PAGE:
Our friends, after extensive research, had created our own walking tour. A block left, over a few more blocks, up a long flight of stairs and onto cobblestoned streets. Meandering behind a walking tour we halted at the front gates of the location Liz Taylor , female box office attraction, resided during the filming of Night of the Iguana. Richard Burton, across the cobblestone road was just coming off mega-movie Cleopatra, where he met, co-starred, and began a torrid affair with Elizabeth Taylor; both actors married to others at the time of the filming. A conspicuous bridge was quickly built over the street connecting the two residences on opposite sides of the cobblestone road.
From there we hiked down tiled stairs through residences and over the ‘Aquiles serdan’ suspension bridge. We had lunch at Marismo dining on fish tacos and chilled 7-up. Next stop Mundo de Azulejos, a tile store – wall to wall, counter to counter, dish to dish, sign to sign. A delicate multicolored pitcher came back to the ship with me. Afternoon heat and a bit of exhaustion required a stop at Monzon Brewing Co. Beers and Coca Colas gave us our needed break.
Getting a lot of use out of my sneakers on our own walking tour, we arrived at El Parque de Los Azulejos. Known as the ‘Tiled Park’ , the benches, the gazebo bandstand, and even pillar like poles were covered in vividly colored tiles; tile tile everywhere.
Many photos later, we strolled onto The Malecon, seafront boardwalk; billed as the city’s premier shopping destination, casual, open air and spacious. We shopped, we lingered, and we photographed. The ticking of time and scheduled departure of our ship was nearing, time to grab a cab.
Port Stop #4, Cabo San Lucas: At 8am Hubby and I boarded a water taxi from our ship to the marina, to join the catamaran tour to El Arco and Lovers Beach.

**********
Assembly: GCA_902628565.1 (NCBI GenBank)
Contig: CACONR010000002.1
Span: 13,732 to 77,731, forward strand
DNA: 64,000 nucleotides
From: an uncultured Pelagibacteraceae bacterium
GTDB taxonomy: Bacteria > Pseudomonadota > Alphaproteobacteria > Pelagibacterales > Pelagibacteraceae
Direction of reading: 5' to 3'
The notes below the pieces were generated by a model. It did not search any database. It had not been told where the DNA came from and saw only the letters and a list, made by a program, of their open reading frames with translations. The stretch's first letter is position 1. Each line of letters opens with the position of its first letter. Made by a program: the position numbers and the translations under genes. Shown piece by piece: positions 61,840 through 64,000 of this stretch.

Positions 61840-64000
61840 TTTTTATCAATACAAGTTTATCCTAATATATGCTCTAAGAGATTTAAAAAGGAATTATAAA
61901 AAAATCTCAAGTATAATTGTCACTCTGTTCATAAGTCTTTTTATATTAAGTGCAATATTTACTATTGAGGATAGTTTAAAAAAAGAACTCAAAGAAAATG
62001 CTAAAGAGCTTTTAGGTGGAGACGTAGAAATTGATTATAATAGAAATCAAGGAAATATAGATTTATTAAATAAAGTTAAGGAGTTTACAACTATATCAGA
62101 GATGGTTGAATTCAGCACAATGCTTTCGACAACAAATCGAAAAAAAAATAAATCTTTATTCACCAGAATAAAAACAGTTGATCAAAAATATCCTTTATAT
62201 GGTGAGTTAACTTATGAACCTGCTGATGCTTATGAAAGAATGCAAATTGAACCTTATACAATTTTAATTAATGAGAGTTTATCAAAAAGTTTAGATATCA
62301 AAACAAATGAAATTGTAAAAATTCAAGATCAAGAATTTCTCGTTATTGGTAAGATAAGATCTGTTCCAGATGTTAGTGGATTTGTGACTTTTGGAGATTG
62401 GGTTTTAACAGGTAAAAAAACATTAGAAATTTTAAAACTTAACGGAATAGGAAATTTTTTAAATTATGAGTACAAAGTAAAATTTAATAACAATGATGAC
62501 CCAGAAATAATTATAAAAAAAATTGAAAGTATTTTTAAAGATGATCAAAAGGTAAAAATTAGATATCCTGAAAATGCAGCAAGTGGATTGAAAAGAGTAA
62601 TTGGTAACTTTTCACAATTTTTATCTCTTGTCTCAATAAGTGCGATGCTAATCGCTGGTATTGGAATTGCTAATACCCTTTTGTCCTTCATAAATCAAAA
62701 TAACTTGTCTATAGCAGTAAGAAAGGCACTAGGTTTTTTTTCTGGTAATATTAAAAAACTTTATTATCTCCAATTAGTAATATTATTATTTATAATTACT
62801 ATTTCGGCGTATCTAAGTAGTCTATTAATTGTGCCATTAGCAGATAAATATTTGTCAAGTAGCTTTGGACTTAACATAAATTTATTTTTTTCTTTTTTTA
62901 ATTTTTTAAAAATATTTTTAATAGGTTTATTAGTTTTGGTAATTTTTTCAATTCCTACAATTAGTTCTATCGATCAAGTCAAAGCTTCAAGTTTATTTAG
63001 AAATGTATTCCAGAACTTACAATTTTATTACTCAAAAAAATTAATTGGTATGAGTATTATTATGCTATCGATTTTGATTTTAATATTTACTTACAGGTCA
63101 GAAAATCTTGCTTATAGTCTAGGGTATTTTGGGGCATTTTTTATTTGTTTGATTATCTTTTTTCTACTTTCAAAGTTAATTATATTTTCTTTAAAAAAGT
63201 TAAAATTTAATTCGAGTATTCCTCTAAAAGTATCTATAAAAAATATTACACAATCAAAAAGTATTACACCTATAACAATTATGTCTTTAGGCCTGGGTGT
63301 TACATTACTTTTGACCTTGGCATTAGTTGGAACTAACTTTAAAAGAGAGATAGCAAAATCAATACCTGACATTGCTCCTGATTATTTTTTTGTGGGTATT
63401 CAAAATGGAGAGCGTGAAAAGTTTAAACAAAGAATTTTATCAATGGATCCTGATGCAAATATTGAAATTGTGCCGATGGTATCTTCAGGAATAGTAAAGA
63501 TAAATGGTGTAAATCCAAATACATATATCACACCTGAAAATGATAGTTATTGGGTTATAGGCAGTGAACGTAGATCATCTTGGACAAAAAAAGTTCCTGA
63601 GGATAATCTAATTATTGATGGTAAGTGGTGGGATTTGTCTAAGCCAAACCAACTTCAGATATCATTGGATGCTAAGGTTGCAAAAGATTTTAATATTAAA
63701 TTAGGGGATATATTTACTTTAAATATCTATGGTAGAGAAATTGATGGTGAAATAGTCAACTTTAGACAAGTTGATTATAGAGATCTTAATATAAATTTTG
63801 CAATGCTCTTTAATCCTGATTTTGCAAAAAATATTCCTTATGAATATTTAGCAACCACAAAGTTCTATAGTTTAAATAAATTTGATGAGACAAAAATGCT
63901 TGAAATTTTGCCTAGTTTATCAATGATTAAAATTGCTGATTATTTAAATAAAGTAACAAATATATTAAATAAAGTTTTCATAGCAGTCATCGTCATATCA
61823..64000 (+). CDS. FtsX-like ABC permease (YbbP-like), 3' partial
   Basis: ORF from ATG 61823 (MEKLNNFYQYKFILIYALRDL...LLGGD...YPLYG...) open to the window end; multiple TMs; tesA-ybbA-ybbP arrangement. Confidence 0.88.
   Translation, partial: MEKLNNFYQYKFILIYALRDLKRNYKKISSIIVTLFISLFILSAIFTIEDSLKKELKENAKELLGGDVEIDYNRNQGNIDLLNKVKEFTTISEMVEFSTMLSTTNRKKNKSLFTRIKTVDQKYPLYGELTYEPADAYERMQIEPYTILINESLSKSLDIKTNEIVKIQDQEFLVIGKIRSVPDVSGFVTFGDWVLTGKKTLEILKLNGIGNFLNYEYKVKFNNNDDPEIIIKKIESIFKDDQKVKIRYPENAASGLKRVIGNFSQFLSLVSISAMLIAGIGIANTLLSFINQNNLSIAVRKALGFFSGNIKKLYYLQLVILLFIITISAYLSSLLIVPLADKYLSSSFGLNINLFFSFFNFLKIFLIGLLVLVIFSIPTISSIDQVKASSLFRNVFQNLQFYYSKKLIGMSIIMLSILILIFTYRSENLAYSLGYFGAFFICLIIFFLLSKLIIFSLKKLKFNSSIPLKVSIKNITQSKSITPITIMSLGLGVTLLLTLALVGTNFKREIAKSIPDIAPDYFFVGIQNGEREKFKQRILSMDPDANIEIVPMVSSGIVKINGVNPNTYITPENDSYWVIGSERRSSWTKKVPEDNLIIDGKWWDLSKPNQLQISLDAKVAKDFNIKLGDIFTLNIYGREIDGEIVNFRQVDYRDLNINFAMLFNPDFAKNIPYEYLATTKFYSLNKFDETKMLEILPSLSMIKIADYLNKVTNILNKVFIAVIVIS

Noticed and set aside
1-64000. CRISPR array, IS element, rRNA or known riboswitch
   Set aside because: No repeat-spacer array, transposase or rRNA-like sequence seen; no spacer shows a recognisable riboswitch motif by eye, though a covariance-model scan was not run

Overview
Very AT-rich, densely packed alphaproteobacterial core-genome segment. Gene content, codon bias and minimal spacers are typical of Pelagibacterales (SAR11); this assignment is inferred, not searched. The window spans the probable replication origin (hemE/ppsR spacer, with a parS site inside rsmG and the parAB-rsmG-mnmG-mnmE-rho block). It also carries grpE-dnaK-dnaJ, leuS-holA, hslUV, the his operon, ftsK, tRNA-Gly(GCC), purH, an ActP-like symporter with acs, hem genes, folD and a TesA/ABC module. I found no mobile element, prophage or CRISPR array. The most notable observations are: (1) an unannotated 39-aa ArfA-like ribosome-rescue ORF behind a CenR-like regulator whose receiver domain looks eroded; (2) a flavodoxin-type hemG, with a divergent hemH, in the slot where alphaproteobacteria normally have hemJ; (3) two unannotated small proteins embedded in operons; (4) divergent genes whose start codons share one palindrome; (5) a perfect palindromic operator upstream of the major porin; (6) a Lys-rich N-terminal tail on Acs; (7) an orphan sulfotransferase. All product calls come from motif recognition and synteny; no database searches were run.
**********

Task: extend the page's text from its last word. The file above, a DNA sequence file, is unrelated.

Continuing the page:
El Arco, the majestic rock
formation defines where the Sea of Cortez meet the Pacific at Land’s End. Pounding waves and strong ocean currents created The Arch; this natural landmark and iconic
symbol of the area. Legend says, the formation was used by pirates as a hiding place where they could ambush the merchant ships heading for the West Coast.
At the completion of our boat tour, we enjoyed a brief bus tour through town, passing the main plaza with historic buildings, the church and local museum. Our bus stopped at Sunset Monalisa, a local restaurant, famous for its panoramic views of the Bay of Cabo San Lucas. We spotted our cruise ship with the dramatic Arch in the background.
Upon returning to the Marina, we walked by many earteries in search for a place for lunch. We spotted a restaurant with reed roofing, bamboo and wood floors -it looked fun, busy and they took Princess dollars. Tacos and margaritas here we come, to Solomon’s Landing.
With a three-sided view and seated at the bar, usually the happening place in most venues, we watched the preparation of their tropical concoctions.
A younger gal, slid onto the bar stool next to me. Our now new bar friend Kerry asked us where we were from, etc. She recommended not- listed cocktails, the restaurant’s specialities and yummy inexpensive tapas. Meeting people on trips, really makes it even more fun. I felt like we could come back someday and meet up with her, despite neither of us took down personal information. And now the last day of port time, we had finally figured out how to pay in pesos.
Two more days at sea,; per the Princess Patter we could go to a music trivia contest, join the Bocce Ball tournament, watch a movie under the stars, participate in a Speedy Sudoku Challenge, listen to live music in the bar on the Piazza, enjoy a facial or massage in the Lotus Spa , view a Peter Max exhibit in the Gallery, gamble in the Princess Casino, and so many more choices. Our last formal night and dinner at Sabatini’s Italian Trattoria , their excellent Italian specialty restaurant, were awaiting us.
The morning of the last hours of our cruise, the Royal Princess stealthily sailed under the Golden Gate bridge. As I looked up under the bridge, my breath halted. Even a ship this size is humbled by our Golden Gates. Welcome home!
Karen Ho is a Travel Writer.